MOD Duo Review
A compact multi-effects unit conceals a vast world of fun, functional programmability.
Clips recorded with a Fender Telecaster Deluxe and Fender Bassman. Audio includes modeled samples of DS-1, Big Muff, Fuzz Face, Phaser, and Tremolo.
Unless you’re a complete minimalist or analog purist, it’s hard to not be intrigued by a digital sound machine like the MOD Duo. Like so many products in the post Steve Jobs-era, it aims to be accessible, streamlined, and infinite in its possibilities. MOD Duo succeeds at most of these aims. It works as a plug-and-play unit, it’s easy to tailor through a well-designed and easy-to-access-and-use interface, it’s portable and compact, and its open software origins enable interaction among a community that can tweak and expand the platform’s functionality exponentially.
Like all digital products, it also has limitations. It compromises mechanical immediacy for streamlined design. Many sounds lack analog complexity. But even in this early iteration, the MOD Duo is a fun-to-use and often excellent-sounding multi-effects, too, with lots of practical upside.
There’s a lot of smart, economical design at work in the MOD Duo. All the business of interfacing with the unit onstage can be done with the two knobs and two footswitches—a good thing given that these are the only controls anywhere on the unit itself. The two knobs double as push buttons that enable parameter adjustments for individual effects or navigation of menus. The two knobs have no detents and are quite sensitive, making the aluminum roll bar an important guard against accidental adjustments. The two footswitches, meanwhile, double as bypass switches (when effects are assigned), and can be used to scroll through effects or for activating the onboard tuner.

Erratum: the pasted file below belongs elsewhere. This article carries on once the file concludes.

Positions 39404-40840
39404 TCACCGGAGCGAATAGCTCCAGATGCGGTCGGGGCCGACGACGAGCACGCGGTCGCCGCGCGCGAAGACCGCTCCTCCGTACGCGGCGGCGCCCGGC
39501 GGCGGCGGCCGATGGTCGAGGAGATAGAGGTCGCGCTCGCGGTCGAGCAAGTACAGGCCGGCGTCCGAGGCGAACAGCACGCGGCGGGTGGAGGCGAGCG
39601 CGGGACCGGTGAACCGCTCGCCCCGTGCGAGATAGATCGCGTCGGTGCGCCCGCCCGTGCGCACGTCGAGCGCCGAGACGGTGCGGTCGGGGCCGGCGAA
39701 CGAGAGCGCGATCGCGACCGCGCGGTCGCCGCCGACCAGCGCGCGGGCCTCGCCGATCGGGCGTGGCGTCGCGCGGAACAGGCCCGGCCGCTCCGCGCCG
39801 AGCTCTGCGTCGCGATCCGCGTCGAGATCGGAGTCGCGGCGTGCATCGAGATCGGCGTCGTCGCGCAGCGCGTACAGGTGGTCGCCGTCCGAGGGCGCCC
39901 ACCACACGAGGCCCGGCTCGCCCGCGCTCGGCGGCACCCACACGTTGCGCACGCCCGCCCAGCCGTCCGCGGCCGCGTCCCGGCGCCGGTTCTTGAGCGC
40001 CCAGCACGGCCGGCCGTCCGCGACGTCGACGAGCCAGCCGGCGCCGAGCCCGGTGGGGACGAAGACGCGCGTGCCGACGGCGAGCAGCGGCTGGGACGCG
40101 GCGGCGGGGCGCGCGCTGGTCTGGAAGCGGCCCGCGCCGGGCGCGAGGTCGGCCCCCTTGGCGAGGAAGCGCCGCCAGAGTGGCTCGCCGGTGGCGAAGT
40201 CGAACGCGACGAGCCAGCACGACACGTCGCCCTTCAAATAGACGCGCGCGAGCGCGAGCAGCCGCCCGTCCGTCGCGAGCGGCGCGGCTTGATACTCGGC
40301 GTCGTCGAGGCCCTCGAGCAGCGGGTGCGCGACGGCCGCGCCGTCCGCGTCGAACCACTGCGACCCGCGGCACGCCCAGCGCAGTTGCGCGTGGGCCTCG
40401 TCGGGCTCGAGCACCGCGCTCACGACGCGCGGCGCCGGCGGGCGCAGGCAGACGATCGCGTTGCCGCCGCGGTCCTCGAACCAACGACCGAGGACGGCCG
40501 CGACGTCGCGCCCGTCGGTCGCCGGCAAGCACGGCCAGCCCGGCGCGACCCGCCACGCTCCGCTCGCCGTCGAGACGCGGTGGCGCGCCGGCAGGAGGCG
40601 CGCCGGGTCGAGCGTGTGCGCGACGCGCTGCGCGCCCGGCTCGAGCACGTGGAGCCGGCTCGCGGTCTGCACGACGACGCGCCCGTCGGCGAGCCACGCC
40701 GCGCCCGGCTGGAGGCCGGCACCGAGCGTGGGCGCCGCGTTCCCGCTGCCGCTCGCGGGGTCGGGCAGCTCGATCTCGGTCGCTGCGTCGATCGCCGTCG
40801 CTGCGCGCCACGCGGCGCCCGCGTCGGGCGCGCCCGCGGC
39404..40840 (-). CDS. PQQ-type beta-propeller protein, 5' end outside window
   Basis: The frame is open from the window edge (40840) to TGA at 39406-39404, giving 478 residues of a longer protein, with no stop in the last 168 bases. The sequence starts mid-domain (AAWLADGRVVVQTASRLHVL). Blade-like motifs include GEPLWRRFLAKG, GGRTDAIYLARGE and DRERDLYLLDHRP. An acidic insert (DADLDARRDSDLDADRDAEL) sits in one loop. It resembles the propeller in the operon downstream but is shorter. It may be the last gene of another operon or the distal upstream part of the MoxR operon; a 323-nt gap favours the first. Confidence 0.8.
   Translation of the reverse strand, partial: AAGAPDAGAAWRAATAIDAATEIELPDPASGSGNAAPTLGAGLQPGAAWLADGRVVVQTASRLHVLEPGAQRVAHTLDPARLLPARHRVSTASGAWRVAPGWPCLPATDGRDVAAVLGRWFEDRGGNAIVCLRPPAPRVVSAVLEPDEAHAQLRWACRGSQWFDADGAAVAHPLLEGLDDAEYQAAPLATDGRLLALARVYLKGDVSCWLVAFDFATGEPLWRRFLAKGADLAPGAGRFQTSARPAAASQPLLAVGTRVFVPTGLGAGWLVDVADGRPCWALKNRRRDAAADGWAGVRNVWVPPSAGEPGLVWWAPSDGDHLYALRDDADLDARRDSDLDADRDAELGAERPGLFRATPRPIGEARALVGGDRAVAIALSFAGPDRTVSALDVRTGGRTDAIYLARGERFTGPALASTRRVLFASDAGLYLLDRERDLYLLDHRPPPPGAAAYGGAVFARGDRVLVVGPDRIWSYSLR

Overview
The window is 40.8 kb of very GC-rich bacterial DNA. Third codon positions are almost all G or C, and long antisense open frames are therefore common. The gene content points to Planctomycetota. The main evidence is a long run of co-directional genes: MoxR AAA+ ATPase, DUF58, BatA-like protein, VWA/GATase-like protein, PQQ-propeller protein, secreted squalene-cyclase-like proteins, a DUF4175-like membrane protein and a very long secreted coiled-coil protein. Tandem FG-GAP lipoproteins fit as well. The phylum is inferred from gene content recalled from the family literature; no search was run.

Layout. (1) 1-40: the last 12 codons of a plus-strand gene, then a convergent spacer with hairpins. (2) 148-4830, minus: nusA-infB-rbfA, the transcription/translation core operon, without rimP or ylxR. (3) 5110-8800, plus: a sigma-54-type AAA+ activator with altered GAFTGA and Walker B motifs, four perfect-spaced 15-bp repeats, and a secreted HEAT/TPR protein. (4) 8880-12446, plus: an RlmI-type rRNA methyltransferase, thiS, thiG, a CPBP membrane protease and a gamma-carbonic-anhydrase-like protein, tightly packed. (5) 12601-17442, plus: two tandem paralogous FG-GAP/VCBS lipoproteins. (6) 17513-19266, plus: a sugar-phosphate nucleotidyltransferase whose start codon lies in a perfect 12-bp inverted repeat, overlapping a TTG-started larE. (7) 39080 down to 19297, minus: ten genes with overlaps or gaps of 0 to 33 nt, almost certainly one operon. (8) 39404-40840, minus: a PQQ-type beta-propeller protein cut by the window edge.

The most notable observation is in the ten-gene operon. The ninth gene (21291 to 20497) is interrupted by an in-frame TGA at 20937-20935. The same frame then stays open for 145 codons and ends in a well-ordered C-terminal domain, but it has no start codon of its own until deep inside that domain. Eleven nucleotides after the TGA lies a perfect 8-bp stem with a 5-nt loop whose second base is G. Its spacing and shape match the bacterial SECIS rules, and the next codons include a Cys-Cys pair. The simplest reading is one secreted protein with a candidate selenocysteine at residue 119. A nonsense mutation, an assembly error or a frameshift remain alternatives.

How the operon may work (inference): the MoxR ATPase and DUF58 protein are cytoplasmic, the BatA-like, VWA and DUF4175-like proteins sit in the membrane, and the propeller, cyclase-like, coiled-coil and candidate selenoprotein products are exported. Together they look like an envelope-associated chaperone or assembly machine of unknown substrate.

MOD Duo has a footprint about the size of an old EHX Memory Man. It’s compact and streamlined enough that you can very easily do the business of configuring the unit in your computer and testing your creations from a very small desk. (My laptop and the MOD Duo sat atop my amplifier for many of my own tests.) Connecting to your computer is done via one of two USB ports on the unit’s top face, which is also home to MIDI I/Os and a control chain port for connecting peripheral controllers. Two inputs and outputs mean you can keep the unit hooked up to a bass, keyboard, or vocal microphone without unplugging your guitar. The unit is 12V DC powered.
Board Builder Basics
One of the nicest things about working with the MOD Duo is how easily and readily you can start in on the work of customization. You plug the unit into your computer via USB, dial up the URL provided in the manual, and just like that you are linked to an interface where you configure virtual effects and sounds. As long as your OS and browser are up-to-date, there is no need for downloads, desktop apps, or drivers.